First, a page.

Take Your Brand Out Of The Campaign

Unbranded marketing (not an oxymoron, we promise) refers to a campaign that drives consumer affinity without relying on branding to build awareness. It would, to some, appear to be a charge into the darkness, a risky maneuver that even in a best case scenario could wind up boosting your rivals’ sales as much as your own. In some cases, these fears are reasonable, and as a result the unbranded campaign is a relative rarity in the advertising space. That logic, however, does not apply universally. We are here to state the case for the unbranded campaign, laying out when, why, and how to deploy the underutilized marketing technique.

Let’s start with one of the greatest assets of unbranded advertising: that it doesn’t have to feel like advertising. The modern consumer, living in a media-saturated environment, now comes standard with a finely-tuned marketing radar, not to mention a distaste for advertising in general. The insertion of branding into consumer-facing content often creates a high barrier to entry, distracting from the message by foisting the brand upon a viewer because…why wouldn’t you?

As it turns out, there are good reasons to abstain, along with conditions for when it makes sense to do so. Exhibit A (self-promotion alert) is our campaign for Andy Boy Broccoli Rabe. When we first proposed the approach, the foundation of our reasoning was uncomplicated: Andy Boy has a more-than-considerable share of the broccoli rabe market. With their leadership in the field, they would stand to be the ones seeing sales boosts from any campaign around the vegetable. With this in mind, we set the goal of establishing Broccoli Rabe, not Andy Boy, as a kitchen staple. By excluding obvious branding, we could avoid alienating consumers who had no interest in the latter, as well as those who would quickly abandon ship at the first signs of overt marketing.

An unbranded campaign is as noteworthy for what it doesn’t have to do nearly as much as for what it does do. Liberated from the imperative to place a brand at the forefront of all messaging, unbranded marketing can highlight the product and the product alone. A significant part of our broccoli rabe campaign is run through social media, and we regularly interact with people who grew up eating it. By removing the brand name from the equation, our social presence can speak as a product that people care about, not the company that’s selling it to them. An unbranded campaign also removes the need to make petty distinctions from other brands offering near-identical products or services that may not ring true for discerning consumers.

We employed a similar approach for a website design project for CNS Imports, the largest purveyor of Baijiu (a massively popular spirit in China) in the United States. We designed two websites, one a clearly branded site for CNS, the other an unbranded, product-centric, Baijiu website. Their grip on the market, combined with Baijiu’s status as a near-complete unknown for most Americans, necessitated that our first step would be simply to let consumers know that it existed, and was readily available for purchase. With those goals in mind, the Baijiu website, like the broccoli rabe campaign, met our conditions for unbranded marketing.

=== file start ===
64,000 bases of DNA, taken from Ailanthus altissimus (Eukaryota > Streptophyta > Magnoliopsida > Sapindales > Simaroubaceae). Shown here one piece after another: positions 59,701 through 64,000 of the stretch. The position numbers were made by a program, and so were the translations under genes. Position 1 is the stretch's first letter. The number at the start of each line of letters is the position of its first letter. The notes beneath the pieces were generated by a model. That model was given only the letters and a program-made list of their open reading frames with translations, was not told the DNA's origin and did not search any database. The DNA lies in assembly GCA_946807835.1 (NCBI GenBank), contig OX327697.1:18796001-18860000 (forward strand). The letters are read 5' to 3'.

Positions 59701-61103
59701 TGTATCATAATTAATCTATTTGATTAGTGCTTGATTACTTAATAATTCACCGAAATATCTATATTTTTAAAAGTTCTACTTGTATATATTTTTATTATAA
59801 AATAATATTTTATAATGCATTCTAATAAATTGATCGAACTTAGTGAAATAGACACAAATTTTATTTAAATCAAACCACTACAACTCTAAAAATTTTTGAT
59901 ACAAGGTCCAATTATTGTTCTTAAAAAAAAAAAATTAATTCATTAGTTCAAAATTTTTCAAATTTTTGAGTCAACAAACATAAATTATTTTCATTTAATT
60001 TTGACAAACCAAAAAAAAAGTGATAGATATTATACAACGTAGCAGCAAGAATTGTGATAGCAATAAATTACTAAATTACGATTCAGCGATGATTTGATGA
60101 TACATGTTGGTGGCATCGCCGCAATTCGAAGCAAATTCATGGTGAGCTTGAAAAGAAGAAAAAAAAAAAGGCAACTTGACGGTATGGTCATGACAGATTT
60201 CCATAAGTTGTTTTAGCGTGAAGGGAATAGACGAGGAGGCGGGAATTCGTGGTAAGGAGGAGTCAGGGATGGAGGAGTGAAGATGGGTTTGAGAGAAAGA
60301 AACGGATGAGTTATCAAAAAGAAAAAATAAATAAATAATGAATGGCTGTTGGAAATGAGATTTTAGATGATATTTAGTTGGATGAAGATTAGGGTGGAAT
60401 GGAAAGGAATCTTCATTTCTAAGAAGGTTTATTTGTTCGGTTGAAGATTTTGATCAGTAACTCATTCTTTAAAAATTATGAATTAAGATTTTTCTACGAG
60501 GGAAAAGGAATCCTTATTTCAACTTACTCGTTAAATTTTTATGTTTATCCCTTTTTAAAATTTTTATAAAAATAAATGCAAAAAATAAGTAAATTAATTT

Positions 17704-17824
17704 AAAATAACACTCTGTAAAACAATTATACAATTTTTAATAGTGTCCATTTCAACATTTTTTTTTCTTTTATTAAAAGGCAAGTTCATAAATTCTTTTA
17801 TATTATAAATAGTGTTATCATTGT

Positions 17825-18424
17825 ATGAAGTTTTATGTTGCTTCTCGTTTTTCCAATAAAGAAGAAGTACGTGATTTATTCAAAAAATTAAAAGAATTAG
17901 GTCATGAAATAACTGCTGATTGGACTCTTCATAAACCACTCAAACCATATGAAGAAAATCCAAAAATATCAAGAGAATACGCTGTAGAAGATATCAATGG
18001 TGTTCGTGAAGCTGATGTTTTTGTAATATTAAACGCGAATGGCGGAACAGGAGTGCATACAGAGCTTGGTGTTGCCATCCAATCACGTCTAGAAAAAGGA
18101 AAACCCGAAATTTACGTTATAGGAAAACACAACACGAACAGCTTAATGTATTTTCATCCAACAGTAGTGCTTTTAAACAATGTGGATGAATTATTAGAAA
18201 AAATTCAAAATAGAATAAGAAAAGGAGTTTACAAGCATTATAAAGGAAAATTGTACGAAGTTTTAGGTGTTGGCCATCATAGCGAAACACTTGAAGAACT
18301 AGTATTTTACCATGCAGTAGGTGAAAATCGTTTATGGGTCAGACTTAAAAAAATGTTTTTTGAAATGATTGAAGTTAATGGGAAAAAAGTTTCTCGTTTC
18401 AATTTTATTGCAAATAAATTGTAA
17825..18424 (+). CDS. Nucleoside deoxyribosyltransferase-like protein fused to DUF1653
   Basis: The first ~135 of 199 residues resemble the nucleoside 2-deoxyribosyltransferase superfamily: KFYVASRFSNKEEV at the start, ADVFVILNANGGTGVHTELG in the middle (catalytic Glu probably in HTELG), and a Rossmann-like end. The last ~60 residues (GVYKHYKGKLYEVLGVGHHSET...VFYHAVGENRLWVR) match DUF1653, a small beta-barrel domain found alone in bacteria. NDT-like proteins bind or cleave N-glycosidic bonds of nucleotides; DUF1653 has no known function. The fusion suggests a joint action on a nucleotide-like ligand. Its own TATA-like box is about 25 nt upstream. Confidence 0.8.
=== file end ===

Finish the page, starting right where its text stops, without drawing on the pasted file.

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Food and spirits are far from the only industries that have seized upon the unbranded approach as a means of reaching the consumer, nor is the all-out product-focus the only means of utilizing unbranded marketing. L’Oreal’s FAB Beauty is one such example. The online magazine, which does not feature any L’Oreal branding, includes coverage of rival brands in addition to in-house products. L’Oreal’s approach to unbranded marketing demonstrates a sort of ‘pay it forward’ philosophy, providing consumers with content that they care about, and trusting that they will return the favor with a degree of brand loyalty. As Molly DeWolf Swenson writes for AdWeek, “Content is content. Good content is good content. If a story is moving, no one is going to care that it’s brought to you by a brand. Rather, they’re going to be happy the brand brought it to them.”

We would also be remiss if we did not mention one of the leading sectors for unbranded marketing: The pharmaceutical industry. Their reasons for employing unbranded marketing tactics generally relate to the nature of their business. The less that pharma brands have to remind consumers that they are profiting from disease treatment, the better. The Martin Shkreli-provoked rage of recent years has died down to a certain extent, but a general mistrust of the industry as a whole remains. By highlighting the condition, known as a “disease awareness” campaign, rather than the medication, and directing viewers to consult their doctors for treatment options, pharmaceutical companies can position themselves as life-saving service providers, rather than ghoulish profiteers. Certain pharma brands (not naming any names) also carry negative reputations that could turn the consumer against the product on sight. It also bears mentioning that regulations are less restrictive for unbranded pharmaceutical ads, allowing companies to avoid the always-disconcerting side-effects rundown.

Based on the success of our broccoli rabe and baijiu campaigns, we have come to the conclusion that given the proper prerequisites, especially market share, an unbranded campaign can be extremely effective. When it comes to branding, consumers reward restraint. No one wants to feel pressured to make a purchase, and an unbranded campaign plays precisely into that mentality. Ads are at their best when they don’t feel like ads, and that’s exactly the type of content that makes unbranded campaigns so effective.

Erin Lackey